By Jack Tarrant
LONDON(Reuters) - Julia Marino will head to next month's Winter Games as a major medal contender, yet the American snowboarder may not have been on the plane to Pyeongchang at all were it not for a twist of fate during her teenage years.
Marino emerged seemingly out of nowhere two years ago and has transformed herself into a major force in the discipline, with the 20-year-old leading a vibrant group of American freestyle snowboarders looking to take the Olympics by storm.
At the age of 18, Marino leaped into the limelight when she won the Big Air World Cup event at the iconic Fenway Park baseball stadium in Boston, arriving as an alternate but seizing her chance when fellow American Ty Walker withdrew.
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Marino's stock continued to soar at the 2017 Winter X Games in Aspen, where she became the first female snowboarder to win medals in two categories -- gold in slopestyle and bronze in big air.
However, speaking to Reuters at a team freestyle camp in Stubai, Austria, Marino admitted that the extra attention heading into an Olympic year was causing her some anxiety.
"But it is a good kind of stress," she added quickly. "It is fun to have that and it is not something that psyches you out too much I guess, it just pumps you up and it is just a little adrenaline high that makes you want to work harder."
For young athletes, constant acclaim can become a little overwhelming, particularly in an individual discipline, but Marino says the U.S. team dynamic, which groups all the coaches and athletes together, has helped steady the nerves.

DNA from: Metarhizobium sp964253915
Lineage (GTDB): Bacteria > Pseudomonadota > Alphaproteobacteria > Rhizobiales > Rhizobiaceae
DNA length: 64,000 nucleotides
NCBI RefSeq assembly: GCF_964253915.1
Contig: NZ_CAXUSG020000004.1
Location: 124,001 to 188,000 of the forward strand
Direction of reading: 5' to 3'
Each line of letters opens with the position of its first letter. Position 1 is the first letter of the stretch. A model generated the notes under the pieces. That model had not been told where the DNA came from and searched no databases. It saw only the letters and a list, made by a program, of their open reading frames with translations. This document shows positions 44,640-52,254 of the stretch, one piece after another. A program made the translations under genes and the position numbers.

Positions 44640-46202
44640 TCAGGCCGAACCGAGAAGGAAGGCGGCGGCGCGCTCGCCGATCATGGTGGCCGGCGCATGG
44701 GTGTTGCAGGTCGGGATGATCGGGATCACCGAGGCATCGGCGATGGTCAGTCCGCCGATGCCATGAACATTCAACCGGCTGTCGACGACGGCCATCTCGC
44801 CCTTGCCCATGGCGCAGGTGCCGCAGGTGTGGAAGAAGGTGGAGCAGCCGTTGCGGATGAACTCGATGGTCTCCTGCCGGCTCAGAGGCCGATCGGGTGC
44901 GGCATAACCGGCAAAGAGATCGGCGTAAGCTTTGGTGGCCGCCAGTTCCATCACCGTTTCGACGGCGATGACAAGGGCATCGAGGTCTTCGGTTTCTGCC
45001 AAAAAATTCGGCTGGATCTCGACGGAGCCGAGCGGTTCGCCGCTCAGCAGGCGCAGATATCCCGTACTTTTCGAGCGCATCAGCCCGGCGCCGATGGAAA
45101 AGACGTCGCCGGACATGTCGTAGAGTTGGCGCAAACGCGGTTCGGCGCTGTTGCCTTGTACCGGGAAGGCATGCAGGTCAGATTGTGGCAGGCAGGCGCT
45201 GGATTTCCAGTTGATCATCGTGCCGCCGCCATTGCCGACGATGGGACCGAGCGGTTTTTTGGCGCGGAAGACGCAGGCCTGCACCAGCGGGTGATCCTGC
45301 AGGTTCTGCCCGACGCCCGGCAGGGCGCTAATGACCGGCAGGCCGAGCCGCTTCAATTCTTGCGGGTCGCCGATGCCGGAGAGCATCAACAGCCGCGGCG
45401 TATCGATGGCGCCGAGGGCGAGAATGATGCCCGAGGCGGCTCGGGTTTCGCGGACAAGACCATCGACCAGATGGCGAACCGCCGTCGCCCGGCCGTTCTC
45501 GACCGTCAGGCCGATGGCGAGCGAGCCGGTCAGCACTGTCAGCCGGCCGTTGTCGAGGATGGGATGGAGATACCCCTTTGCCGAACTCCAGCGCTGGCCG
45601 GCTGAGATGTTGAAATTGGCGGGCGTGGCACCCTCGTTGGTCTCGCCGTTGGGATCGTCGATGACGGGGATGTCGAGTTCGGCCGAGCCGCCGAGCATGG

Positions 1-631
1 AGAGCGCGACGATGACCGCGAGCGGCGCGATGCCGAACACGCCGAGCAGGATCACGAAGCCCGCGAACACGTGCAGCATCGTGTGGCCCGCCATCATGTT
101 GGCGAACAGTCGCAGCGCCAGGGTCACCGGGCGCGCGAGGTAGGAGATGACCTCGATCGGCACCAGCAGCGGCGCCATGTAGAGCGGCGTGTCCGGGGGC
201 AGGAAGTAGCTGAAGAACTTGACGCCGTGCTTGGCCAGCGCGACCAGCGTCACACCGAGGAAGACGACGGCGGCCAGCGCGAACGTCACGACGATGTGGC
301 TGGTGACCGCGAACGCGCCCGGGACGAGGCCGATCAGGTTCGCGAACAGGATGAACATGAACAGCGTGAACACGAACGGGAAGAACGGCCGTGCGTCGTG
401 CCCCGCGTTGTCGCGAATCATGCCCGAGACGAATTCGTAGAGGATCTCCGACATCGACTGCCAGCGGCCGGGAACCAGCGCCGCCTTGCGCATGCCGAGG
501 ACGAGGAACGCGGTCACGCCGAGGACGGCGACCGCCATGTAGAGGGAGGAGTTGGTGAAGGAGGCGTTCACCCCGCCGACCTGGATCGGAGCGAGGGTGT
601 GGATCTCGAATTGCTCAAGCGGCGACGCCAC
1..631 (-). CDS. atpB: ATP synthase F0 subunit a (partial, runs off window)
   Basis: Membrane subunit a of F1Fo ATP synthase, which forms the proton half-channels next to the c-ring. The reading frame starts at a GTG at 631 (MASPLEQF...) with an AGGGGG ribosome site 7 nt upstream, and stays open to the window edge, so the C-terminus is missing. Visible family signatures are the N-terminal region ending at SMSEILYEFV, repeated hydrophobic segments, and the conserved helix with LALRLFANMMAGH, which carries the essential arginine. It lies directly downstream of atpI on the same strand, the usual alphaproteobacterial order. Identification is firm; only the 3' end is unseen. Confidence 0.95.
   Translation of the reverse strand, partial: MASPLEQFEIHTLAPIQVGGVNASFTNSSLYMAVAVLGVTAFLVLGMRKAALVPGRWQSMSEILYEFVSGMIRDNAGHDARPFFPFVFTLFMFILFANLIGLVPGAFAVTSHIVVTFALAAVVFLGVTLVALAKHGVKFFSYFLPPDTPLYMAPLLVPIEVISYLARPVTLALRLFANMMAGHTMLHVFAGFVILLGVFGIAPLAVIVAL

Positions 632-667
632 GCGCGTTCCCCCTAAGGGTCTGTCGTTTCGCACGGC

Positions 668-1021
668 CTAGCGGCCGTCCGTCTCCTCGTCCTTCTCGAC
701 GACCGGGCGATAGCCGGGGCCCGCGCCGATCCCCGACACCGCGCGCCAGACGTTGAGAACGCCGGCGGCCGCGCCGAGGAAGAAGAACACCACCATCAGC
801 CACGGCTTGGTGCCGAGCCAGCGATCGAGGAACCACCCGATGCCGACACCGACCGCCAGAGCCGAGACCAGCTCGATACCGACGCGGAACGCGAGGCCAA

"When you ride with someone, I think you progress at a faster rate because one, you are having fun and two, when you see something that they are doing, you want to do the same thing and then you guys just build off each other," Marino said.
If all goes to plan, Marino will lead a group of young snowboarders to their first Olympics, with teenage prospects Chloe Kim, Hailey Langland and Chris Corning all expected to make the team at the expense of more experienced riders.
Marino long believed she was destined to one day compete at a Winter Games but had it not been for an incident on a family holiday when aged 13, she could have been on skis instead.
Growing up near New York, her family regularly embarked on winter holidays in Colorado where, despite an early flirtation with snowboarding, the young Marino was an avid skier.
Marino admits that she was so passionate about improving that she pushed herself and her equipment to the limit, and during that fateful trip, her "girlyish" skis snapped while attempting an audacious jump.
Despite his daughter's pleas to rent another pair of skis, Marino's father John stood his ground and unwittingly changed her choice of sport for good.
"I asked if I could rent another pair of skis as it was the first day of vacation and I wanted to keep skiing but my dad was like 'no, you have a perfectly good snowboard at home and you are going to use that the rest of time,'" Marino said.
"I was really bummed about it but then as soon as I started getting into it and accepting the fact that I am going to have to snowboard the rest of the trip I really started to enjoy it."
The rest, as they say, is history. Marino says she has only donned a pair of skis once more, something she will not be attempting again after falling flat on her face and promptly reverting straight back to her board.
That Colorado incident may have sparked a chain of events that finishes on a podium in South Korea but while Marino and her father are refusing to get too carried away, the U.S. team may well have found their star of the future.
(Reporting by Jack Tarrant; Editing by John O'Brien)